“The American Gangster or: How I Learned to Stop Worrying and Love the Trash Talk”
October 8th, 2011. Houston, Texas. It’s another night of mixed martial arts action. Skills are displayed and titles decided. A middleweight fight has come to its conclusion – submission via arm-triangle choke. One of the commentators leaves his desk to conduct the usual post-fight interview. He steps into the octagon.
“… first of all, congratulations on a dominant performance. You imposed your skill set. You did everything you wanted to do. How happy are you with your performance tonight?”
These are pretty standard questions and comments. They’re designed to prompt a fighter into what to say post-fight, to help get his personality across to the viewing audience. People often thank their coaches, mention spouses watching at home, cite a higher power as their reason for success –
“Anderson Silva, you absolutely suck!”
Not your standard response. The crowd goes wild. The camera cuts to see Anderson Silva – the middleweight champion – looking nonplussed.
“Superbowl weekend, the biggest rematch in the history of the business, I’m calling you out Silva, but we’re upping the stakes: I beat you, you leave the division; you beat me, I will leave the UFC forever!”
With no further comments, he walks from the cage. Left with nothing other to say, the man left holding microphone concludes:
“Chael Sonnen, ladies and gentleman!”
Trash talking, talking shit, cutting a promo: the great gift to the world of promotion. Now I’m not claiming that professional wrestlers invented the idea of bad mouthing an opponent before a match. I think it’s a fair to say that it’s been a pretty common practice throughout history. It makes sense, as, when you think about it, you’re hardly going to praise a person you’re about to fight.
What I am saying is that pro wrestling – as a business structure – has nearly perfected the art of telling someone you don’t like them and that you’re going to kick their arse because of it.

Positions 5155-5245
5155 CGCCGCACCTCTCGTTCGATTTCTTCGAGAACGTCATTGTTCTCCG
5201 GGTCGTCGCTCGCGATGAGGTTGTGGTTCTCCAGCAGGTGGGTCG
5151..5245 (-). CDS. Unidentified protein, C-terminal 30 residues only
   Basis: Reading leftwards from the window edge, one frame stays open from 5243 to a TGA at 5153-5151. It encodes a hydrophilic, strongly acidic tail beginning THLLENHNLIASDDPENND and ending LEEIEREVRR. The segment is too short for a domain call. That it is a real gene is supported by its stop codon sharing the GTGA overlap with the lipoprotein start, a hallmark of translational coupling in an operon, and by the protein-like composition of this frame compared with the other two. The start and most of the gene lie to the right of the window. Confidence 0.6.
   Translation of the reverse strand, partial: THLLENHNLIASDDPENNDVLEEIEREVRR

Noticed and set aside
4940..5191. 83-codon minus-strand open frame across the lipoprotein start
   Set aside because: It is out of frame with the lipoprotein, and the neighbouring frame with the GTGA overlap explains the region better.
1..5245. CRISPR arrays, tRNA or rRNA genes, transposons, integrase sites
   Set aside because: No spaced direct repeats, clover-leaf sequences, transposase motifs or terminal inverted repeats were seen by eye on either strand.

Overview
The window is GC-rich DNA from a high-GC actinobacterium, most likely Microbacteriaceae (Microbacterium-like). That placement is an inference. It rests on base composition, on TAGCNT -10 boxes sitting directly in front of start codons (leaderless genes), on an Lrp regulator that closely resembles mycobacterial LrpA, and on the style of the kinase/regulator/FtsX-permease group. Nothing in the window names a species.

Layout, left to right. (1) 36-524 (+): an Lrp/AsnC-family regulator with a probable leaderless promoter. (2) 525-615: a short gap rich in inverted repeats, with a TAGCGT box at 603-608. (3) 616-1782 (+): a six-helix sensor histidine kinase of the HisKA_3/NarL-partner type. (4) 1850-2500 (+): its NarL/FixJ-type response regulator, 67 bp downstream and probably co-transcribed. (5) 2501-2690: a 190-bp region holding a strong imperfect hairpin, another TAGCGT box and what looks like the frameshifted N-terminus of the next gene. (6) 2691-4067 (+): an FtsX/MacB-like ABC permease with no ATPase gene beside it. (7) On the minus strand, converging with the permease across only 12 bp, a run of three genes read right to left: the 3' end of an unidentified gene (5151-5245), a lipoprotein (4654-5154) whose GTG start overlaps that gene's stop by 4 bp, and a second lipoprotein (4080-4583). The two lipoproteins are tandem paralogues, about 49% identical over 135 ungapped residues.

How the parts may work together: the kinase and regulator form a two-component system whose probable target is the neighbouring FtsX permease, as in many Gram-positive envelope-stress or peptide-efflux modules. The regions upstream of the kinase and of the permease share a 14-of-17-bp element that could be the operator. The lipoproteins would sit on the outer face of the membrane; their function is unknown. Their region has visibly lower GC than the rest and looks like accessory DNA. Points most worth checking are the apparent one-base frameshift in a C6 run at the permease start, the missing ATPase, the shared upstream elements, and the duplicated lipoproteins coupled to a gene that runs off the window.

This view is often expressed, implicitly, by sports fans in that anytime someone outside of the weird world of wrestling starts to talk the talk, they immediately accuse them of using pro wrestling tactics.
And here we reach the crux that is that sometimes people believe that the talking takes away from the action, that it cheapens the legitimate sport, particularly when it’s perceive as disingenuous. Despite its long involvement in combat (disregarding the sport aspect) some commentators believe that this style of interview is best left to the entertainers.
Why is this? Are they afraid to be tarred with the same brush as the “fake” wrestlers? Maybe, but that’s not really a legitimate concern to a fan. What is is that a fighter can jump the queue.
MMA is a business. It’s a professional pursuit. If there’s one fighter who can generate a lot of attention to themselves and help increase revenue, then they’re more likely to be spotlighted by the company, even if that fighter really isn’t as skilled as some of his peers. This means that a spot on the show is taken up by someone who perhaps isn’t the greatest example that the sport has to offer. Sometimes they even find themselves in world title matches.
This might seem like a non-problem to a lot of wrestling fans. The best guys are the most entertaining, and the people who are consistently at the top of the bill have displayed at least some skill in the art of rhetoric. Being able to talk the talk is as big a part as being able to walk the walk for wrestlers. If you don’t have it, then it’s natural that you’re not going to get as far. And why’s this a problem at all to the sports fans? Surely, because of the nature of the sport, fighters who aren’t up to snuff will be eliminated over time simply by being beaten. No matter how good the speaker is, it’s hard to promote a guy who never wins.
It’s because it forces some people to confront an uncomfortable truth: MMA fighters are entertainers too. People pay their money to watch them and be entertained in some way or another. Now I’ll concede that the ratio of skill on the microphone to skill in the ring/cage is different for fighters than it is to wrestlers, but a ratio exists for both.
An example: Demetrius “Mighty Mouse” Johnson. At the time of writing, he’s the current UFC flyweight champion, and at the time of writing, nearly nobody cares. He’s a world champion, considered one of the pound-for-pound bests, and perhaps is the greatest flyweight of all time, but when it comes to fight night, Johnson has always taken the approach that promoting a fight is not his job. He turns up, presents an amazing set of skills, and retains his world title, but he’s nowhere near as well known or perhaps as well paid as the challenger that’s willing to tell the number one guy in the division that he sucks and he’s willing to bet a retirement against him.
It’s still show business, whether you like it or not, I’m afraid.